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July 14, 2007

home for a minute

I am sitting on the pillow eating peanut butter off a spoon. In this moment, there is no place I'd rather be.

Oh so tired. Was painting and dancing 'till four, then packed and drove out this morning.
poied myself in the head like 20 times last night. whatever.
Im remembering these places: being in them, not wanting to be anywhere else. Smart enough to noticce.

does feel unfamiliar, though. Always after shifted, what fits? For the first time, the pictures on the walls look like memories.
Walking to the coffee shop, thinking about different things and people---something is weird. there are things going on that I don't get to know about. Maybe at another time this would have driven me mad. Fortunately I am too tired. For tonight, I will stay out of the way.

July 11, 2007


Completion of communication. Not missing parts. Time for full receiving and resolve; go all the way to the end of the exhale. Also, the giver receives the impact of what they gave, they see their effect. Often we are afraid to let an action proceed, complete and let go. We are afraid that if it ends there will never be anything else. Know that the next impulse will always come. Following through moves us forward through time. Something has happened. Something is different.

This is what actors do. Figure out what is them and what is me. You can never not be yourself.
In someone else's world, all parts and secrets of that world. They are only one piece.
There is an instant when you see the world change.

We are working with the story of Shahrazad (1,001 nights). The idea of telling stories. How we tell them to survive, and how people might be redeemed in the listening. Simply: there is a vengeful king. He caught his wife cheating and so each night he will sleep with a virgin and then the next morning, she will be killed. He does this until the only two virgins left in the kingdom are the executioner’s two daughters. There was a deal that said the executioners daughters would not have to go, but Shahrazad, the older daughter, begged her father to let her go. She went and took her younger sister with her. She hid the sister under the bed so that she might learn---from what she did right and wrong.

As the king was falling asleep, Shahrazad started telling a story. The king fell asleep in the middle. The next morning, he did not kill her because he wanted to hear how the story ended. She was very well educated and knew many stories. She kept this up for 1,001 nights. In this time, she had three sons. On the 1,001 night, the king granted her freedom from death and they were married.

My thing about all this: the stories she told were violent and demeaning to women. She was saving her own life by joining with exactly the thinking that put her life at risk. This made me wonder about the stories we tell and even the language we use (I wonder about this often). Our stories, each time we tell them, do they free us or do they keep us bound?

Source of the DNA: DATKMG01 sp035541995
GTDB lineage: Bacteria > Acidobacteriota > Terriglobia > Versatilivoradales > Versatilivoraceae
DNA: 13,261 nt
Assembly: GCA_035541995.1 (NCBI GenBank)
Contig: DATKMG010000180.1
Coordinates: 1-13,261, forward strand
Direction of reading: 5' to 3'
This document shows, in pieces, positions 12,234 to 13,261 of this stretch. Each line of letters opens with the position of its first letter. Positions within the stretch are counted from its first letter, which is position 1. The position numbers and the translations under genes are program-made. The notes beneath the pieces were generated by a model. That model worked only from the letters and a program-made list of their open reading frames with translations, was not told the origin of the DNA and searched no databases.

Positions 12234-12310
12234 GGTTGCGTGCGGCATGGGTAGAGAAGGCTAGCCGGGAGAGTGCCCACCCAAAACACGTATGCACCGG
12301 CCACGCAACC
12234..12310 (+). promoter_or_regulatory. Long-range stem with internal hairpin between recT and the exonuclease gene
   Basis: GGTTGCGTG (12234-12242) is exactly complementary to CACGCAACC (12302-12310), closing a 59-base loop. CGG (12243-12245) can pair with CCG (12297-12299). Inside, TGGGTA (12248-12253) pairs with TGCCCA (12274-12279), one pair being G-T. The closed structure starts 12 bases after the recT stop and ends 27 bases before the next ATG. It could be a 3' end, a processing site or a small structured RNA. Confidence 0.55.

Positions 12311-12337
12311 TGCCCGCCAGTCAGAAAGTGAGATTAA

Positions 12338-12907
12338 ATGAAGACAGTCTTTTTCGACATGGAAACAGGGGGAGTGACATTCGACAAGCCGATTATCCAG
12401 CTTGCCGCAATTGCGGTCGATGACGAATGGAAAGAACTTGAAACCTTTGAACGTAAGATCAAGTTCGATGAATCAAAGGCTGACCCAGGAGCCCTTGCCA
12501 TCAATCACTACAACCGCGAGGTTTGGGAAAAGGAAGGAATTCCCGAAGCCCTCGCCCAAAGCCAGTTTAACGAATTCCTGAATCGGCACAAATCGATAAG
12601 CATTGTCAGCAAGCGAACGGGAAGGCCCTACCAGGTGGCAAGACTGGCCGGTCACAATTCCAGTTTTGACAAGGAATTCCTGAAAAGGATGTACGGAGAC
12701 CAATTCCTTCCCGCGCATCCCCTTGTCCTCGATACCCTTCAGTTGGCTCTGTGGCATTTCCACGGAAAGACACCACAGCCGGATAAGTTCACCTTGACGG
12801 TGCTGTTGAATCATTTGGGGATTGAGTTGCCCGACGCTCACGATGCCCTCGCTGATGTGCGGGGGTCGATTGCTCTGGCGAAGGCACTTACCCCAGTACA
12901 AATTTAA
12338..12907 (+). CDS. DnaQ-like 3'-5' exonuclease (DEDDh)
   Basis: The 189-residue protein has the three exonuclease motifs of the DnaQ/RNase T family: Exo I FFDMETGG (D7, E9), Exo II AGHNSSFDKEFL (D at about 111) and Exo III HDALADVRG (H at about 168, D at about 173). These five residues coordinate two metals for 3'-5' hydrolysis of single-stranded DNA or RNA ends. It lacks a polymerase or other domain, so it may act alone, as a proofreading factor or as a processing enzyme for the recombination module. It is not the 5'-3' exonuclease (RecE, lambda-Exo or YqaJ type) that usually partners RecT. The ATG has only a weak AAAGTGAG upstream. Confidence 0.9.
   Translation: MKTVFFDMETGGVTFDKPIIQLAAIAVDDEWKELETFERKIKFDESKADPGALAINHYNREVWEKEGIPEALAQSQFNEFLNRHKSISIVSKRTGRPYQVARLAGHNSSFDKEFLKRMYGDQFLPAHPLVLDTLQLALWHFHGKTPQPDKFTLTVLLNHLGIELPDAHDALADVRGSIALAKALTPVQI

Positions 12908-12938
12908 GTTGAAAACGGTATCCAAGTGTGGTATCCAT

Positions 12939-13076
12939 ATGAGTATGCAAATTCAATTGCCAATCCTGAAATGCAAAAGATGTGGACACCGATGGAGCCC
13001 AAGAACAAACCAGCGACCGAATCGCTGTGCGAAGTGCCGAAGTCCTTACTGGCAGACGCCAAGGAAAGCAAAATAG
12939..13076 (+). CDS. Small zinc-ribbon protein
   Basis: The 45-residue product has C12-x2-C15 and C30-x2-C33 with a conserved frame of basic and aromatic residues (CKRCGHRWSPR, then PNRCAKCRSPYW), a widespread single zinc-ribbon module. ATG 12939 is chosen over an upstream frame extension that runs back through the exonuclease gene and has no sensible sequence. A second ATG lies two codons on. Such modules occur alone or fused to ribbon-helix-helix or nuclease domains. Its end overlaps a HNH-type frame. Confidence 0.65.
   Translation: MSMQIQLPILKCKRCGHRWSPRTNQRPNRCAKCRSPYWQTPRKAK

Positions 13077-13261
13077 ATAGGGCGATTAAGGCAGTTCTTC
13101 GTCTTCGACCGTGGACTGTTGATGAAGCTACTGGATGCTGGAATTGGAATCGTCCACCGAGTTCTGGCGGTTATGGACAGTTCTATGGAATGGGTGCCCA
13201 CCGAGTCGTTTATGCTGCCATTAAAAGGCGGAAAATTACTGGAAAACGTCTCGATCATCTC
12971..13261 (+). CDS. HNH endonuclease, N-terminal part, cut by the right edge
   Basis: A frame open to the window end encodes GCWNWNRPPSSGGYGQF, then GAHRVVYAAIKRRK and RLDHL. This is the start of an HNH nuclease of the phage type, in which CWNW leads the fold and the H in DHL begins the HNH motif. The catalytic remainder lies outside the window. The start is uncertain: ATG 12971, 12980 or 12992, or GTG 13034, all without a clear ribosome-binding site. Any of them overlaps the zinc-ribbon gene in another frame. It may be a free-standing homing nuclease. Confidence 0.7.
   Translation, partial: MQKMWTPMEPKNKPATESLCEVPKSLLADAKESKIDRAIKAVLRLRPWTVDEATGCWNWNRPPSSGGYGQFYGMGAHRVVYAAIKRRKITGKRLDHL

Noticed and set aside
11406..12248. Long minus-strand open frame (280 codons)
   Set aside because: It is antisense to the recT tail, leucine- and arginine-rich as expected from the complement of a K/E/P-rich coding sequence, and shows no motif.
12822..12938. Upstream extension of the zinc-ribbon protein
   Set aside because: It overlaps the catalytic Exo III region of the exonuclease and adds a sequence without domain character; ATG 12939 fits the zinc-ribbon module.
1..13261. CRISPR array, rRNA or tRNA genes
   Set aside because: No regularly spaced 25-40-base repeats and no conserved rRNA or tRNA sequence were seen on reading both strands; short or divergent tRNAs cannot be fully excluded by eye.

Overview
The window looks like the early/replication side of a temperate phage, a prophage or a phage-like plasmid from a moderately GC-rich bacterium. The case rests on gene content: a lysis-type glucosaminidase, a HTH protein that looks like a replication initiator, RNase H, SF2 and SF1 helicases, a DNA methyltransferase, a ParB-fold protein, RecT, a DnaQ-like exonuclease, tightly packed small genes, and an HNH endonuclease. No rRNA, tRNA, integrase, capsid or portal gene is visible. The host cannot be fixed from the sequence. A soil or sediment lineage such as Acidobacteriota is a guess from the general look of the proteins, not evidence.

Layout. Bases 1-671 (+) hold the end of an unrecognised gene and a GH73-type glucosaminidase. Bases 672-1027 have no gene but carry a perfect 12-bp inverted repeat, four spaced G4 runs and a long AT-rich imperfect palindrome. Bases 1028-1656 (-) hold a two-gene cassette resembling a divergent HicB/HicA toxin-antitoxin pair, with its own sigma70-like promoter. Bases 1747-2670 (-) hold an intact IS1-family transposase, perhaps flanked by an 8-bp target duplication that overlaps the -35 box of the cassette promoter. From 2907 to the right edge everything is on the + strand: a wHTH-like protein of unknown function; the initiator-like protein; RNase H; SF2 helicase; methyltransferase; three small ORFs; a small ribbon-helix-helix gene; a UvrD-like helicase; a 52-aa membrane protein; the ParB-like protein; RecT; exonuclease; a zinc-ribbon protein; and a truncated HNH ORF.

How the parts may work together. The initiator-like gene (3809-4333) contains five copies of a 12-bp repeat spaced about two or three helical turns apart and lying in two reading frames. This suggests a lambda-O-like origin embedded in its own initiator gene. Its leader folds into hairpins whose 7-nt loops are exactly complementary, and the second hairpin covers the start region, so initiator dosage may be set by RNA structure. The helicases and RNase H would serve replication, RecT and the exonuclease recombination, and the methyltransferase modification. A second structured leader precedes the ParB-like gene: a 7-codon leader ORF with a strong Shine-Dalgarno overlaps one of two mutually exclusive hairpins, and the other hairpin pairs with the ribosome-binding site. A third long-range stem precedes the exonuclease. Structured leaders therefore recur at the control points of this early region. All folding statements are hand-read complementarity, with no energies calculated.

Also operating is the lens of the story of Lucia Joyce. “Lucia” is the piece that Mabou brought to perform and discuss and I think it is significant to the way we are seeing this story. Lucia was James Joyce’s daughter. She was institutionalized for most of her life. She was brilliant without boundaries. She was Joyce’s muse and it is thought that much of his experiments in language came from her. Jung worked with Lucia. She thought that he was stealing her soul…but maybe that was her father. Jung said of Lucia and James: two people are going to the bottom of a river. One is diving, the other is drowning.
In the telling (…researching and constructing) of the piece “Lucia” were issues of telling a real person’s story and making them property of your fiction. Appropriation, silencing and broadcasting seemed to be themes of Lucia’s life. She was silenced—she was locked up for 50 years, however, her words and musings on them have become some of the best know literature.

I was thinking about the silent partners in the creating of this reality. I was thinking about the trickiness of any stance or action. I wanted to write a subversive stance for 1,001 nights. I wondered how we could speak the unspoken. Shahrazad told so many stories, but what was her story? (in terms of the big picture of this project, the story of her emotions has been interpreted in a song that is being sung in English and Farci). Yeah. This has a lot to do with speaking the unspoken, speaking for the silenced, and also with letting the unspoken speak. Ruth worked with me on and off for over two hours, getting me to write in the voices I’ve been told not to trust.